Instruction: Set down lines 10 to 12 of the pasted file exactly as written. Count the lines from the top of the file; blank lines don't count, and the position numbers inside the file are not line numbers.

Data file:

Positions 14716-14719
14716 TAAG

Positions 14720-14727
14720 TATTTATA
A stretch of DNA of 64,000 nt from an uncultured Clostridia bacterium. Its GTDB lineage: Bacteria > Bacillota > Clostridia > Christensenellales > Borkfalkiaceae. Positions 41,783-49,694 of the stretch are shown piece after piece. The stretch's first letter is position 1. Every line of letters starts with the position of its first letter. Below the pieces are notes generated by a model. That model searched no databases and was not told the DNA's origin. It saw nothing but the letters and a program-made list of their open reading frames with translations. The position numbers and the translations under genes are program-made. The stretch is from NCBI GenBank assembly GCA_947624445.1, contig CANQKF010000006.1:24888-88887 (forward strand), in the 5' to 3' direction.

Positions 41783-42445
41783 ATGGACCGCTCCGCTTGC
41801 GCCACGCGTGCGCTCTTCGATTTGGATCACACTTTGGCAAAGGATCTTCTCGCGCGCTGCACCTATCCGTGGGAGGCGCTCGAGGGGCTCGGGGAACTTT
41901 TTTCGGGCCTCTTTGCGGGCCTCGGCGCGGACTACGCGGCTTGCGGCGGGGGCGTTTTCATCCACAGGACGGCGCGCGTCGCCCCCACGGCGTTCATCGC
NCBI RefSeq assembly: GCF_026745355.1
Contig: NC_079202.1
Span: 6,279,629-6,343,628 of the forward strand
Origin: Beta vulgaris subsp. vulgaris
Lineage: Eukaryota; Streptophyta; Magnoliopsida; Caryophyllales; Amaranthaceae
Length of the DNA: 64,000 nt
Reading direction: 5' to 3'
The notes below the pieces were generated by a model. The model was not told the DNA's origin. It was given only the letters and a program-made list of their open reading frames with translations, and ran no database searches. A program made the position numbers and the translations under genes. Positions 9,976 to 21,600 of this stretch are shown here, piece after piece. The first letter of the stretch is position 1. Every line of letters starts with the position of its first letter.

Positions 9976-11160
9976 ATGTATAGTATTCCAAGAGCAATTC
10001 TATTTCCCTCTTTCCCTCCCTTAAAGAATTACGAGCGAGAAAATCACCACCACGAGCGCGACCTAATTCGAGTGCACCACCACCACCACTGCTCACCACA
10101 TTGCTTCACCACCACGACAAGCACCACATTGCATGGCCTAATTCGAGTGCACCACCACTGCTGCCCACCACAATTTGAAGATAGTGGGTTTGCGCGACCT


NCBI RefSeq assembly: GCF_026745355.1
Contig: NC_079202.1
Span: 6,279,629-6,343,628 of the forward strand